Chardon Township, Geauga County, Ohio

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Chardon Township, Geauga County, Ohio
Township
Municipalities and townships of Geauga County
Municipalities and townships of Geauga County
Coordinates: 41°37′8″N 81°15′3″W / 41.61889°N 81.25083°W / 41.61889; -81.25083Coordinates: 41°37′8″N 81°15′3″W / 41.61889°N 81.25083°W / 41.61889; -81.25083
Country United States
State Ohio
County Geauga
Area
 • Total 22.9 sq mi (59.2 km2)
 • Land 22.8 sq mi (59.2 km2)
 • Water 0.0 sq mi (0.1 km2)
Elevation[1] 1,289 ft (393 m)
Population (2000)
 • Total 4,763
 • Density 208.5/sq mi (80.5/km2)
Time zone Eastern (EST) (UTC-5)
 • Summer (DST) EDT (UTC-4)
ZIP code 44024
Area code(s) 440
FIPS code 39-13561[2]
GNIS feature ID 1086150[1]

Chardon Township is one of the sixteen townships of Geauga County, Ohio, United States. The 2000 census found 4,763 people in the township.[3]

Geography[edit]

Located in the northern part of the county, it borders the following townships and municipalities:

Most of the city of Chardon, the county seat of Geauga County, is located in southeastern Chardon Township.

Name and history[edit]

It is the only Chardon Township statewide.[4]

Government[edit]

The township is governed by a three-member board of trustees, who are elected in November of odd-numbered years to a four-year term beginning on the following January 1. Two are elected in the year after the presidential election and one is elected in the year before it. There is also an elected township fiscal officer,[5] who serves a four-year term beginning on April 1 of the year after the election, which is held in November of the year before the presidential election. Vacancies in the fiscal officership or on the board of trustees are filled by the remaining trustees.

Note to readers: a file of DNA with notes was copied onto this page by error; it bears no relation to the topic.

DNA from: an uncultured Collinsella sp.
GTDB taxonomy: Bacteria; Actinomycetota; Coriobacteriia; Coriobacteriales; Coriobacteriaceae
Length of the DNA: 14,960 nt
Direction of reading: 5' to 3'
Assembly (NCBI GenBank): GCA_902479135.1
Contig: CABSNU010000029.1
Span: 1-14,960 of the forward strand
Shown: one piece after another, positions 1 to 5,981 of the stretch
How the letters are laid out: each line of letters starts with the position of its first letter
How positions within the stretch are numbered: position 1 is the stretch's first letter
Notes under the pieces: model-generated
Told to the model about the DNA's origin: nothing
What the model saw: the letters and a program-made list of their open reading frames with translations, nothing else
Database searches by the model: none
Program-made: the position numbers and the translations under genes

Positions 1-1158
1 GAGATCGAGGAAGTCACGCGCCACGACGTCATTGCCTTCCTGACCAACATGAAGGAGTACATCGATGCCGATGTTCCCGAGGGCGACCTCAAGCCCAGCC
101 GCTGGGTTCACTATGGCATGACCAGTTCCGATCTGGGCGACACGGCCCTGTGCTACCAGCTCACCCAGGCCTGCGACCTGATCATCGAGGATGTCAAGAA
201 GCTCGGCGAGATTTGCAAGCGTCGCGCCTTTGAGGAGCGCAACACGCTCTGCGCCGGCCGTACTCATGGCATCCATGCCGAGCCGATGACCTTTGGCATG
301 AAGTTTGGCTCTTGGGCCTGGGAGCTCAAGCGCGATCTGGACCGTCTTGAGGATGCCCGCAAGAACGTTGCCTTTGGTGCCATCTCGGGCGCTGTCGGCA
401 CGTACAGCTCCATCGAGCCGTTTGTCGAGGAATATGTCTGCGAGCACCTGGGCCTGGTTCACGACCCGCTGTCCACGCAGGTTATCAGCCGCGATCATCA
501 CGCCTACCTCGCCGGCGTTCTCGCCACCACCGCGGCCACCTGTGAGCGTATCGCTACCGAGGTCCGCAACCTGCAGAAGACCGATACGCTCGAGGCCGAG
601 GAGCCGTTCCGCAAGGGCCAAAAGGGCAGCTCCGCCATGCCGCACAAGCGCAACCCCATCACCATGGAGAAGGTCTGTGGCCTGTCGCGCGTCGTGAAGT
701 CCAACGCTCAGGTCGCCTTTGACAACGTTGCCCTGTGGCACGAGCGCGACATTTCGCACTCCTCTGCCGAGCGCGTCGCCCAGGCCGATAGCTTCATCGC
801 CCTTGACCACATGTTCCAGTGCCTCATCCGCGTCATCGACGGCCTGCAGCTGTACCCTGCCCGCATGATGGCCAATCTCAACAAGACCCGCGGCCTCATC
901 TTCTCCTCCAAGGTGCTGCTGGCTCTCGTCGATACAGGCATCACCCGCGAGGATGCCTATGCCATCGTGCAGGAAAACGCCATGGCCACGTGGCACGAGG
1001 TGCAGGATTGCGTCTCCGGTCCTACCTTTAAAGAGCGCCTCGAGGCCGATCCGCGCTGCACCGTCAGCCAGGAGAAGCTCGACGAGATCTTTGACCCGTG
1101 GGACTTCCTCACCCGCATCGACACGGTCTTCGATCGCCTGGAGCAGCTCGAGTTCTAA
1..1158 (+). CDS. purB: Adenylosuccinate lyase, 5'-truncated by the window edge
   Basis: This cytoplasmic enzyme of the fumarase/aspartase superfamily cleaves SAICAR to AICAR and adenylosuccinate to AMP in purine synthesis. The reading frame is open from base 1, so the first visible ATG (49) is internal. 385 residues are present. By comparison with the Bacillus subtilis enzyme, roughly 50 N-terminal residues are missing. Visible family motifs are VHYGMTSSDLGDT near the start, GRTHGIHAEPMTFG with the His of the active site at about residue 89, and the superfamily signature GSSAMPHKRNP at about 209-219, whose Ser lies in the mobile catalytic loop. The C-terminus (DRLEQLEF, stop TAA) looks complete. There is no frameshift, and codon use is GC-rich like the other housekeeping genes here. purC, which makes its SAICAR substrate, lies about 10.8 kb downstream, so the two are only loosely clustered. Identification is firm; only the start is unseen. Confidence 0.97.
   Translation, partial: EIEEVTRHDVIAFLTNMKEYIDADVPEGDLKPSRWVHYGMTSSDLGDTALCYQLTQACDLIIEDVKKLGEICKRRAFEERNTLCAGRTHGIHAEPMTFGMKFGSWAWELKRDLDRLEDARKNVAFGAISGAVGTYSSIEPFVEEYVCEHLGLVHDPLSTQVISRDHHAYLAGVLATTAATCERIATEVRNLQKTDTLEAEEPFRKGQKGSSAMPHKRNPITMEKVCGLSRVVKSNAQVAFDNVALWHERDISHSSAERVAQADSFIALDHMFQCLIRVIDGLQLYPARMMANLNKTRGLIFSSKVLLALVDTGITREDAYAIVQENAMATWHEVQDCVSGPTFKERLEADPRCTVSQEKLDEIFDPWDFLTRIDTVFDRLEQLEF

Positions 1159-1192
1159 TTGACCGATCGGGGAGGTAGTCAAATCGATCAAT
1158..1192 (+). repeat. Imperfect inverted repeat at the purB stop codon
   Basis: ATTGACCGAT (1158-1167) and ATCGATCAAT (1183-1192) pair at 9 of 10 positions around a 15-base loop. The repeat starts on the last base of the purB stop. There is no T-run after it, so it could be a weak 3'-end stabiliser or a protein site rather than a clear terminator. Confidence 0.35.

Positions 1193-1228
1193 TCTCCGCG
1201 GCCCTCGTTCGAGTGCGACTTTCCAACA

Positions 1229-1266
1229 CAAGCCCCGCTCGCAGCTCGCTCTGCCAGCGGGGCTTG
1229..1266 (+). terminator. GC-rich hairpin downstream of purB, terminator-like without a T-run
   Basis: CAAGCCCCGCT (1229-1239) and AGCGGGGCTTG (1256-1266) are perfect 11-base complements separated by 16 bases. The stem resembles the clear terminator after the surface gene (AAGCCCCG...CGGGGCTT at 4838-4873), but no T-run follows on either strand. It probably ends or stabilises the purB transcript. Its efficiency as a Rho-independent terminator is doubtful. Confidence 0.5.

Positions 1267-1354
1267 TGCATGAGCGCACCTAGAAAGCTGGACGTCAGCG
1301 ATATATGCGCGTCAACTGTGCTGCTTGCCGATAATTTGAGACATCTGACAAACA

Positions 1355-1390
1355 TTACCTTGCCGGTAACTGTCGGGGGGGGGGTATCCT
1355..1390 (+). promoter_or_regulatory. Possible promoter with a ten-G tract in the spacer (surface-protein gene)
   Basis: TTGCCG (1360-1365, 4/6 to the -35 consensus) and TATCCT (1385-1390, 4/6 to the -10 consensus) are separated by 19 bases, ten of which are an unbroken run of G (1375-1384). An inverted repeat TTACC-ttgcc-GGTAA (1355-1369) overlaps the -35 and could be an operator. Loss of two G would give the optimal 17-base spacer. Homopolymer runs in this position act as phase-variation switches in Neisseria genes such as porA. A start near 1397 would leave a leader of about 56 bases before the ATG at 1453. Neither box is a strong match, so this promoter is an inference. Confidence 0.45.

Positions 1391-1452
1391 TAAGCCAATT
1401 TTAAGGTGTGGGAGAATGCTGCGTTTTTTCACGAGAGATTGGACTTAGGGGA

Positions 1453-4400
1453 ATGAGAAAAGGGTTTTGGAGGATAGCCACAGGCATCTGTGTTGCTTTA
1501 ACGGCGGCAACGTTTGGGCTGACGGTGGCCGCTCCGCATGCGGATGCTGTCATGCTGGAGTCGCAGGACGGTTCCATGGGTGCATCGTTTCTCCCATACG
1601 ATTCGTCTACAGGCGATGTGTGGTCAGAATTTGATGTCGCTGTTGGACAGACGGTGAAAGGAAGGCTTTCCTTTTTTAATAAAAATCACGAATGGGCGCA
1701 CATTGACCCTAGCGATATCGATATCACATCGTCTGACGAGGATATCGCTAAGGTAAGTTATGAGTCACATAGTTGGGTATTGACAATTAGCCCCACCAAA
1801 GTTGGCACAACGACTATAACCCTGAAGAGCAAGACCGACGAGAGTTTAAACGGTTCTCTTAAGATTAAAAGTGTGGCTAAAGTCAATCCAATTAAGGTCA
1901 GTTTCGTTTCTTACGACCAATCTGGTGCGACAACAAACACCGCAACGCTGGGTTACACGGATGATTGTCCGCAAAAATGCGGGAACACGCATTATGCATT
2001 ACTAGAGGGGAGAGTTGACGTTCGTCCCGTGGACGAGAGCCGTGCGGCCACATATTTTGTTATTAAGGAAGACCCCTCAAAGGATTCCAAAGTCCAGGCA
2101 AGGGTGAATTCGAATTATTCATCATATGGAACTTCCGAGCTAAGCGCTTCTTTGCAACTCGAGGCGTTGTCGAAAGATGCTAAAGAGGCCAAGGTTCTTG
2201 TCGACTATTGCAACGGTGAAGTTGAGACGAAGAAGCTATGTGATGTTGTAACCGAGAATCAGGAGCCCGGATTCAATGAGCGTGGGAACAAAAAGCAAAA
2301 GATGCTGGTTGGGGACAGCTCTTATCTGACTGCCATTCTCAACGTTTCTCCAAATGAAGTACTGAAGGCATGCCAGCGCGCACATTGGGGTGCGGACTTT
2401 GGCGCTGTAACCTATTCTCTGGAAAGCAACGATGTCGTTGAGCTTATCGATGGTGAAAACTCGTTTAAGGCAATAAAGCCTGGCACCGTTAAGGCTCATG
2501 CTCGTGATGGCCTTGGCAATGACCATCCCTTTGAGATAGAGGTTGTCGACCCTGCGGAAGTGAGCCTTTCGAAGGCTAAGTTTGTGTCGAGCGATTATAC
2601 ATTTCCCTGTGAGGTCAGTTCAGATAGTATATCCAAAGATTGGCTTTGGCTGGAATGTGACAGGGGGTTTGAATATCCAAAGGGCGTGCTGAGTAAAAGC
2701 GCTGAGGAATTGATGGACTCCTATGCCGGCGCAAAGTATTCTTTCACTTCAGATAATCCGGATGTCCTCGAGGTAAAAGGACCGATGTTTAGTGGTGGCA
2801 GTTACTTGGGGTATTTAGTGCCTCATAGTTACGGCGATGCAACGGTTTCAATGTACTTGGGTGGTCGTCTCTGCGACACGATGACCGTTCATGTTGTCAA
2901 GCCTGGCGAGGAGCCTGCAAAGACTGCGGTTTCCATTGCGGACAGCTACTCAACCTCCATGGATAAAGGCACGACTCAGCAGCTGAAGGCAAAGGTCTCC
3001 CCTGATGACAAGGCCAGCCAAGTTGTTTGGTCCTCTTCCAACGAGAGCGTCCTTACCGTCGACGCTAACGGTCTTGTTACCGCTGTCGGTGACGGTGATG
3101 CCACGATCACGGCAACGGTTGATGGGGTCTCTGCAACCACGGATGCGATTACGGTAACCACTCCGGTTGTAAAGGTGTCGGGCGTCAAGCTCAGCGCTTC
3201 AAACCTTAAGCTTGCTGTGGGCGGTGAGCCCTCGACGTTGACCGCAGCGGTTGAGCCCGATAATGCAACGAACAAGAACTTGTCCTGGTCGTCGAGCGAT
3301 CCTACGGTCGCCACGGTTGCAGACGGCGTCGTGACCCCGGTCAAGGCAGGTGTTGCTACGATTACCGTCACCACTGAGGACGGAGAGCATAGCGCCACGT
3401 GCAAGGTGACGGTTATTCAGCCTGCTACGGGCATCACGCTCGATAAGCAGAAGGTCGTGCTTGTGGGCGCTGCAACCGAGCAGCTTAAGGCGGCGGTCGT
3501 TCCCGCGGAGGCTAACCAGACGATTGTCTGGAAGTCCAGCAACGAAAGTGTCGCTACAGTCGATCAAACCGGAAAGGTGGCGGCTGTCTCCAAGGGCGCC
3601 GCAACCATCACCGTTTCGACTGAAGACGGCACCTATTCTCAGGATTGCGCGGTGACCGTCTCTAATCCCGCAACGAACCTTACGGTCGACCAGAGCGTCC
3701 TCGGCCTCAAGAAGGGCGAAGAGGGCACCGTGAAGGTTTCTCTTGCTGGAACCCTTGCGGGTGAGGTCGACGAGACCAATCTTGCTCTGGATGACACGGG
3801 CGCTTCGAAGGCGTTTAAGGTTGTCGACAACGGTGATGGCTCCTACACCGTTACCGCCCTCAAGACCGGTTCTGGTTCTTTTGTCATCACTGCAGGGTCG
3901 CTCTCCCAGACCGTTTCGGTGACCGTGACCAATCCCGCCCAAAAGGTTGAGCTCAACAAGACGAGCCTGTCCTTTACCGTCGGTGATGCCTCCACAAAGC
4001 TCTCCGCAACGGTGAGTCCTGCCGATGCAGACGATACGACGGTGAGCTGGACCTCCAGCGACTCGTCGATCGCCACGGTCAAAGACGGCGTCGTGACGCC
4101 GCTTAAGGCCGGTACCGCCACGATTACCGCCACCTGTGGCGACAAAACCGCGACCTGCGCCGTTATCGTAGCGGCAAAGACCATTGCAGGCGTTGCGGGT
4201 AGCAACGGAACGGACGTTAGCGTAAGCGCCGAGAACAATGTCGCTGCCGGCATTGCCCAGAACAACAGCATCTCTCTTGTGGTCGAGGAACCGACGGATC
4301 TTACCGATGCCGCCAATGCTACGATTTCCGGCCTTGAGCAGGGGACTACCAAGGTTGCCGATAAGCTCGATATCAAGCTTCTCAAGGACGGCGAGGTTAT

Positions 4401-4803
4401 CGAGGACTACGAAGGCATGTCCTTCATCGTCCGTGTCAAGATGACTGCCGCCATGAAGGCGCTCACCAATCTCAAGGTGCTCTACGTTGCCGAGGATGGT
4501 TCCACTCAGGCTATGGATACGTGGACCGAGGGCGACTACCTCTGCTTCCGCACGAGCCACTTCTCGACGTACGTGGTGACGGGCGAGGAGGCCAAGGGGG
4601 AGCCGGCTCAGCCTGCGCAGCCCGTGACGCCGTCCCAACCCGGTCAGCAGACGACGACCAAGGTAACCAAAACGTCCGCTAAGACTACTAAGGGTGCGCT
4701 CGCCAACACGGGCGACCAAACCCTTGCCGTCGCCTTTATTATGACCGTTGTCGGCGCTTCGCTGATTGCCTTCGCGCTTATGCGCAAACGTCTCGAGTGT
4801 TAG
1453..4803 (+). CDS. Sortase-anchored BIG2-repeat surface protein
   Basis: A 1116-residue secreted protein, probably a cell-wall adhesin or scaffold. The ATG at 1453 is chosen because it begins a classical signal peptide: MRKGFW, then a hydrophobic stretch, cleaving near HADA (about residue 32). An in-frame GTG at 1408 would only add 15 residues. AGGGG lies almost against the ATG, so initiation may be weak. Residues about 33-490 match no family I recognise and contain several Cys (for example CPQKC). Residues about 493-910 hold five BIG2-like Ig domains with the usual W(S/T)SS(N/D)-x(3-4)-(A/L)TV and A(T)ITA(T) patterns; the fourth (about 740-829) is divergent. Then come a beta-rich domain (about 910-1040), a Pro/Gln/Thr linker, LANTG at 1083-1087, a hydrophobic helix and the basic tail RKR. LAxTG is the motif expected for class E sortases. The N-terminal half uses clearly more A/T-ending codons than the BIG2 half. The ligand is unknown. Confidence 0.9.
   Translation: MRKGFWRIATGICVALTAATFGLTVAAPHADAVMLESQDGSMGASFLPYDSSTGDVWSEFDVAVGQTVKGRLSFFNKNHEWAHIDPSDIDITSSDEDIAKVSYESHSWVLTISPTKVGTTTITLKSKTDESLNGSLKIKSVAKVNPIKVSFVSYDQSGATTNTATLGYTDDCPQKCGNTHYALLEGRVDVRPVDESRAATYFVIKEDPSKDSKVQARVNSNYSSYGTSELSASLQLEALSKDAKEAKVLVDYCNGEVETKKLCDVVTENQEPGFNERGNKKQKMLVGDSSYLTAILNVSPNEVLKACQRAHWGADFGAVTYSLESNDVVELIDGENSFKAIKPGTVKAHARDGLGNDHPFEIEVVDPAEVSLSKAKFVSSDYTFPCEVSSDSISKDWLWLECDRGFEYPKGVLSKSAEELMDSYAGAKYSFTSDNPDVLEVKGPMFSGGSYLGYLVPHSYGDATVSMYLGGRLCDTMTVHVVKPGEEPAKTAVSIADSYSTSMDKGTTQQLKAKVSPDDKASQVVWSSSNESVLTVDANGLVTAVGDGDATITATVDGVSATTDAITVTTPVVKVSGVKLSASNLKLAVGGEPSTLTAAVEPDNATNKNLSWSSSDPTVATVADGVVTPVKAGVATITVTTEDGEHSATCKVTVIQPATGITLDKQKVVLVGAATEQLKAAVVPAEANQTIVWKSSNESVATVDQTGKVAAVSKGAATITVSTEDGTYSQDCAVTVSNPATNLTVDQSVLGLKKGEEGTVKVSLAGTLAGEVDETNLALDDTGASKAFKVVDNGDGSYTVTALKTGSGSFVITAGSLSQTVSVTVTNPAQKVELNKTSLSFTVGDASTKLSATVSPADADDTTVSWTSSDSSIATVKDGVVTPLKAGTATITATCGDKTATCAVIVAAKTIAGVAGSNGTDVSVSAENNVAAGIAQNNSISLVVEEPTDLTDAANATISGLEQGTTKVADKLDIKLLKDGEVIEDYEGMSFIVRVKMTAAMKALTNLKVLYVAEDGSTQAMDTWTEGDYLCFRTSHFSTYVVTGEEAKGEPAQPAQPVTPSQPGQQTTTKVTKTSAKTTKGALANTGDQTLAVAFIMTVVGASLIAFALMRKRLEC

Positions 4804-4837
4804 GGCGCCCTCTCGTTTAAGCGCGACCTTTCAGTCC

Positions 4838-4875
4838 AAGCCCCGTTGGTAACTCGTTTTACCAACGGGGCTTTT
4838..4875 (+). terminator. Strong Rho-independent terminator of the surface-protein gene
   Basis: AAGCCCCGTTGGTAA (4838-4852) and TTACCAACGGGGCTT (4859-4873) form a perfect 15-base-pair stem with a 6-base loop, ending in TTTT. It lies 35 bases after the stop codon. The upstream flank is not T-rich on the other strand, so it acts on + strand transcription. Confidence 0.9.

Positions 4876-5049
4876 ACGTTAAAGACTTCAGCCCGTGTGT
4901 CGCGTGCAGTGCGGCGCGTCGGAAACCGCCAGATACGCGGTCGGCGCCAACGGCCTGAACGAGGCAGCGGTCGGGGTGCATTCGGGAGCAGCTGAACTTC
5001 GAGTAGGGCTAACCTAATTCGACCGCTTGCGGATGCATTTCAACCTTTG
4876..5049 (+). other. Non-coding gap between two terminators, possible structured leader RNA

Notable residents[edit]

References[edit]

  1. ^ a b "US Board on Geographic Names". United States Geological Survey. 2007-10-25. Retrieved 2008-01-31. 
  2. ^ "American FactFinder". United States Census Bureau. Retrieved 2008-01-31. 
  3. ^ Geauga County, Ohio — Population by Places Estimates Ohio State University, 2007. Accessed 15 May 2007.
  4. ^ "Detailed map of Ohio" (PDF). United States Census Bureau. 2000. Retrieved 2007-02-16. 
  5. ^ §503.24, §505.01, and §507.01 of the Ohio Revised Code. Accessed 4/30/2009.
  6. ^ Warsinskey, Tim (1992-12-16). "Ohio State Not Among Jurevicius' Final Five". The Plain Dealer. Retrieved 2009-02-10. 

External links[edit]